from Keepers of Life: Discovering Plants Through Native American Stories and Earth Activities for Children
by Michael J. Caduto, Joseph Bruchac
Fulcrum Pub., 1998

Arrange a small group to complete the scavenger hunt with students who struggle.

“Teaching Students with Moderate and Severe Disabilities” by Diane M. Browder, Fred Spooner
from Teaching Students with Moderate and Severe Disabilities
by Diane M. Browder, Fred Spooner
Guilford Publications, 2011

Scavenger hunts are a fun, active way to promote categorizing and generalizing skills.

“1001 Great Ideas for Teaching and Raising Children with Autism Or Asperger's” by Ellen Notbohm, Veronica Zysk
from 1001 Great Ideas for Teaching and Raising Children with Autism Or Asperger’s
by Ellen Notbohm, Veronica Zysk
Future Horizons, Incorporated, 2010

This can be a type of scavenger hunt or timed activity with a prize to the winning group.

“Evidence-Based School Counseling: Making a Difference With Data-Driven Practices” by Carey Dimmitt, John C. Carey, Trish Hatch
from Evidence-Based School Counseling: Making a Difference With Data-Driven Practices
by Carey Dimmitt, John C. Carey, Trish Hatch
SAGE Publications, 2007

Take a picture of the things on the scavenger hunt items labeled [1].

“The Comprehensive Textbook of Healthcare Simulation” by Adam I. Levine, Samuel DeMaria Jr., Andrew D Schwartz, Alan J. Sim
from The Comprehensive Textbook of Healthcare Simulation
by Adam I. Levine, Samuel DeMaria Jr., et. al.
Springer New York, 2013

End the activity by having each student post the answers to his or her scavenger hunt.

“Student Engagement Techniques: A Handbook for College Faculty” by Elizabeth F. Barkley
from Student Engagement Techniques: A Handbook for College Faculty
by Elizabeth F. Barkley
Wiley, 2009

STEP As a variation of (or an addition to) the magazine scavenger hunt, have kids form groups.

“Does God Love You No Matter What?” by Cook Communications Ministries
from Does God Love You No Matter What?
by Cook Communications Ministries
David C Cook, 2004

Children randomly select the week’s targets (pictures) from a bag.

“Differential Diagnosis and Treatment of Children with Speech Disorder” by Barbara Dodd
from Differential Diagnosis and Treatment of Children with Speech Disorder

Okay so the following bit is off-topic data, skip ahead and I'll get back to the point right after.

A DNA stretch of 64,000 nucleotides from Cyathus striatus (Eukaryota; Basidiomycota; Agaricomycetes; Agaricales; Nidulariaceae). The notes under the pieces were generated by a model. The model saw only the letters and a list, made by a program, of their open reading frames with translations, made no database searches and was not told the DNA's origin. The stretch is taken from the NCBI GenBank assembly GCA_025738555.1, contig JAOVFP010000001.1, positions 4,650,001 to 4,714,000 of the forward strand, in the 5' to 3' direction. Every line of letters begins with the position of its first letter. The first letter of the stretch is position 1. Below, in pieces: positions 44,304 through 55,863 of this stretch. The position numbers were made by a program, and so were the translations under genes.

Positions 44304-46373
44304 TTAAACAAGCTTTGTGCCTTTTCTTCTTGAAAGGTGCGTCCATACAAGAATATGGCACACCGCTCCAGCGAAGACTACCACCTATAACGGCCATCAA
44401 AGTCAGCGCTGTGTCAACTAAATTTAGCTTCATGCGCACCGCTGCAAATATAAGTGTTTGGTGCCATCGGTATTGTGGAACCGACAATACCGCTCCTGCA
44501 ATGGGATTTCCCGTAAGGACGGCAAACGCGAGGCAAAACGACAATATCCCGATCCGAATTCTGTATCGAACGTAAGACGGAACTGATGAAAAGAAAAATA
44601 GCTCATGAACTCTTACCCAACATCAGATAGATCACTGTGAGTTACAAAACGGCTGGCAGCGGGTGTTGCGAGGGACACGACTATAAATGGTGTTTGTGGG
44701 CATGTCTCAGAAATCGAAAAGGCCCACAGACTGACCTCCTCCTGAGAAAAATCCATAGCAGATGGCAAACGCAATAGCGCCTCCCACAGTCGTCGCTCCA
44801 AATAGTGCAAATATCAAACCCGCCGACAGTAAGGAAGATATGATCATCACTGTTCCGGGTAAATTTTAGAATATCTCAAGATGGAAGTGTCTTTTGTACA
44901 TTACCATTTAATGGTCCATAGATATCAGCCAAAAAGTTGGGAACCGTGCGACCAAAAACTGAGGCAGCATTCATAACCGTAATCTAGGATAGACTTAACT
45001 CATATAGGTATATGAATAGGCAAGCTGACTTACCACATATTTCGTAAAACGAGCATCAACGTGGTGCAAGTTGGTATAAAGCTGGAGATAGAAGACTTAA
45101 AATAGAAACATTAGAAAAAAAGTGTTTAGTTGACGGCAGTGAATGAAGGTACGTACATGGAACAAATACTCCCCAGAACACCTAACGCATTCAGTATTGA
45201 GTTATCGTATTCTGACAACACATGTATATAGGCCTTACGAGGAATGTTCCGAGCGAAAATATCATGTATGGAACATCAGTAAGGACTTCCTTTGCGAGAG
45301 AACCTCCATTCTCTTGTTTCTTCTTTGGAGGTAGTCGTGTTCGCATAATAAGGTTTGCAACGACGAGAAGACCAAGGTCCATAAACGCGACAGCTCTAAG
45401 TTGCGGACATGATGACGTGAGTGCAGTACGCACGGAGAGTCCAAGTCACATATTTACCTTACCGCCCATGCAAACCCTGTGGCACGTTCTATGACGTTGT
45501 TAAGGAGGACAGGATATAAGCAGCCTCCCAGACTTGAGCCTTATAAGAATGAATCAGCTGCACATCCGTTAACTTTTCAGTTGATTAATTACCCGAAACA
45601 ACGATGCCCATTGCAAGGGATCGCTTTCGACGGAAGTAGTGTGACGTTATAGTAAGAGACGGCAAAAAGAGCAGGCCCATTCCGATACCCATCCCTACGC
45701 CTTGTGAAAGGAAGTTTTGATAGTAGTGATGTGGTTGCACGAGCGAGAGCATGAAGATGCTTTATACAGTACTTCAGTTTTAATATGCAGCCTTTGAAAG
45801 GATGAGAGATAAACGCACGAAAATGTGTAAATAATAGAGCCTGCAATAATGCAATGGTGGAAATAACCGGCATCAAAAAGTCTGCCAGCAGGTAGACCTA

by Barbara Dodd
Wiley, 2013

Oktay Kutluk

Kutluk Oktay, MD, FACOG is one of the world's foremost experts in fertility preservation as well as ovarian stimulation and in vitro fertilization for infertility treatments. He developed and performed the world's first ovarian transplantation procedures as well as pioneered new ovarian stimulation protocols for embryo and oocyte freezing for breast and endometrial cancer patients.

Mail: [email protected]
Telephone: +1 (877) 492-3666

Biography: https://medicine.yale.edu/profile/kutluk_oktay/
Bibliography: oktay_bibliography

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6 comments

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  • I wasn’t seeing the treasure hunt. I was seeing these girls’ faces filled with joy and happiness��. They are sooooooo cute�� �� �� �� �� ��

  • Thank you! Originally I had planned to only conduct one Scavenger Hunt, during the first week of school, as a get to know you activity. But now, after watching you, I will host a few SH throughout the school year. I would love to receive these in writing, as a resource for years to come.

  • Thank you SO much for your videos. I don’t see the link to the blog in the description as you mention. Would you mind posting that when you can?

  • Scavenger hunts are all fun and games till you fall flat on your back off a swing.:) It was a great time, look forward to next years.

  • Thanks for the ideas. My 22yo daughter passed away in January and my family is planning a scavenger hunt party in August for all her friends in memory of her. This gives them all a chance to remember her, have fun and make new memories. She was always the life of the party and would have enjoyed this so much.

  • Awesome ideas! I’m a teacher assistant and my teacher asked me to come up with a scavenger hunt for our students. She wants the our 3rd graders to get familiarized with our platform. Our district will use Teams and Canvas. I thought about printing out the icons and holding them up and having the students search and then sharing what that icon is for. Would you have any other suggestions? Thanks!